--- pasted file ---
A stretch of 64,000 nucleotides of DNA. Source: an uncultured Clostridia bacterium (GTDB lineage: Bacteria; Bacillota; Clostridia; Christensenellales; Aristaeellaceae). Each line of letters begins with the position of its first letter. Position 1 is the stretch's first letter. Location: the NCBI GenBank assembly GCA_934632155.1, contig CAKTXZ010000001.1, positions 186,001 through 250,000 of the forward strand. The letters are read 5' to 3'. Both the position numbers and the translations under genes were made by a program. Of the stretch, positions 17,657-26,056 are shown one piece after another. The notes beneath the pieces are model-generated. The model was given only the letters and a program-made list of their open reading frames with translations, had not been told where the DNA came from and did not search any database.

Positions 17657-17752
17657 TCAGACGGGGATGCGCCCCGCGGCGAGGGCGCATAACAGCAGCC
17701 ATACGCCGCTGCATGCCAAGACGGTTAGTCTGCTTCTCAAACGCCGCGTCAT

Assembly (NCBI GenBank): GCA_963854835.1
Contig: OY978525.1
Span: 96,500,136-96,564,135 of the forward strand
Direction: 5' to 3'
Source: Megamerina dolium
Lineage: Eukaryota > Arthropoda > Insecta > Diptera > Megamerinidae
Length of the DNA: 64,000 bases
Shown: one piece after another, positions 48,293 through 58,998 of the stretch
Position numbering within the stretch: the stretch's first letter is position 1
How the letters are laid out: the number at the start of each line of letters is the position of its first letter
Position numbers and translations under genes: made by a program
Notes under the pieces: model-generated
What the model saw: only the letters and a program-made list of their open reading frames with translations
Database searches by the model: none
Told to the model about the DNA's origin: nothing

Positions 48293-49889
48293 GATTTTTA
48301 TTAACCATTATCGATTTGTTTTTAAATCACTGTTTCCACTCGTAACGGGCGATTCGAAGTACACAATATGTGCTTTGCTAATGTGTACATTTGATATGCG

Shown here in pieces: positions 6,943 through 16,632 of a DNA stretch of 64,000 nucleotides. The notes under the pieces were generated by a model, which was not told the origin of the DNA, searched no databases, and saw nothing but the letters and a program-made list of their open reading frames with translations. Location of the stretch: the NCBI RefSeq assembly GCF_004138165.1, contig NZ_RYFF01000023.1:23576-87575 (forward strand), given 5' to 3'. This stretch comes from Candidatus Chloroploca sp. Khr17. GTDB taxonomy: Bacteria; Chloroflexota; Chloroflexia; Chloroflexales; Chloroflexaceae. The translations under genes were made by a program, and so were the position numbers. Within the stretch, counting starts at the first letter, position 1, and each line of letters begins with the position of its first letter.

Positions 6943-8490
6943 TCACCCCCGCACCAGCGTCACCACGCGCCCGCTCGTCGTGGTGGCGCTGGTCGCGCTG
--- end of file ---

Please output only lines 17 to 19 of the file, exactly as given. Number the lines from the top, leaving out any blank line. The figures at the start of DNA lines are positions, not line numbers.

What the model saw: only the letters and a program-made list of their open reading frames with translations
Database searches by the model: none
Told to the model about the DNA's origin: nothing